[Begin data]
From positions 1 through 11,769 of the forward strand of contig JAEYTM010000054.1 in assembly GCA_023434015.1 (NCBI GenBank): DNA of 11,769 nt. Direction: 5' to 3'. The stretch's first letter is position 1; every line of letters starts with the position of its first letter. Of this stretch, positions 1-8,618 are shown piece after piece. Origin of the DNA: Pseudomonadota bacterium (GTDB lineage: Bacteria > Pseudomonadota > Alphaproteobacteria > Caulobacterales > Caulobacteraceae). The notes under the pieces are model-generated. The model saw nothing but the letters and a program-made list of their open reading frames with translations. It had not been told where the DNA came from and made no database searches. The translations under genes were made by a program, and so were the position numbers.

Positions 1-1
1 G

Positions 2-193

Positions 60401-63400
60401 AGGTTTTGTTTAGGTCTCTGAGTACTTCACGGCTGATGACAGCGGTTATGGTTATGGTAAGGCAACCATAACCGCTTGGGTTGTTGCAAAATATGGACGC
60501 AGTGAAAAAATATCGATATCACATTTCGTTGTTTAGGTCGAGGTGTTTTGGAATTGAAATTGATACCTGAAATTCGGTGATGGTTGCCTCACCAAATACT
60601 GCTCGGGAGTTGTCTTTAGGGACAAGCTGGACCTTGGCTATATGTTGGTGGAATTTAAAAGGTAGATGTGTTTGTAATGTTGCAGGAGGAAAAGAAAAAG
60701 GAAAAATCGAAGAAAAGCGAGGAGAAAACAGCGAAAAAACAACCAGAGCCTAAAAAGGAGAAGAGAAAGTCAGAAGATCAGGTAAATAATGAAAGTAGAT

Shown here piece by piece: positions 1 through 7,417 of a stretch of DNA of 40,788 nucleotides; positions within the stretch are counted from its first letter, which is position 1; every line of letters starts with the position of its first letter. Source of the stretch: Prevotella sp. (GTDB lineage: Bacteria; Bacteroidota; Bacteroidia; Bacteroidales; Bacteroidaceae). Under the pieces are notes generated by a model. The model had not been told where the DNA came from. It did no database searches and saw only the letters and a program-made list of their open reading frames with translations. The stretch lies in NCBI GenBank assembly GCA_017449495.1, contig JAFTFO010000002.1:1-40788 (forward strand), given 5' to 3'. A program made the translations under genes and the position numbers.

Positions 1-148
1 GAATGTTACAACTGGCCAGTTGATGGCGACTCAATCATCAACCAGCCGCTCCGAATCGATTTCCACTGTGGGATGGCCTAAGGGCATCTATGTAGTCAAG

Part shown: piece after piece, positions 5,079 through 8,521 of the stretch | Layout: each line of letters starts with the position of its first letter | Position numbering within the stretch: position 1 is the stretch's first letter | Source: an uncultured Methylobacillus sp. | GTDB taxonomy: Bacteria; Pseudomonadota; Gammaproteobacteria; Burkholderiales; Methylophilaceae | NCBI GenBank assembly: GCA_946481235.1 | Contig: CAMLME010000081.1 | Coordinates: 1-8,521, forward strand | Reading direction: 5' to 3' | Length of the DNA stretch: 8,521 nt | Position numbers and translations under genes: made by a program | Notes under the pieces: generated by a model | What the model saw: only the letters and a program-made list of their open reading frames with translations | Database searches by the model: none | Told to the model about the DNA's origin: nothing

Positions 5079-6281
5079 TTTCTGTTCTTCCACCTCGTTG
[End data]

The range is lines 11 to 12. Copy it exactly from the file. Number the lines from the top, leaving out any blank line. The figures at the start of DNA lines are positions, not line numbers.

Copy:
Positions 1-148
1 GAATGTTACAACTGGCCAGTTGATGGCGACTCAATCATCAACCAGCCGCTCCGAATCGATTTCCACTGTGGGATGGCCTAAGGGCATCTATGTAGTCAAG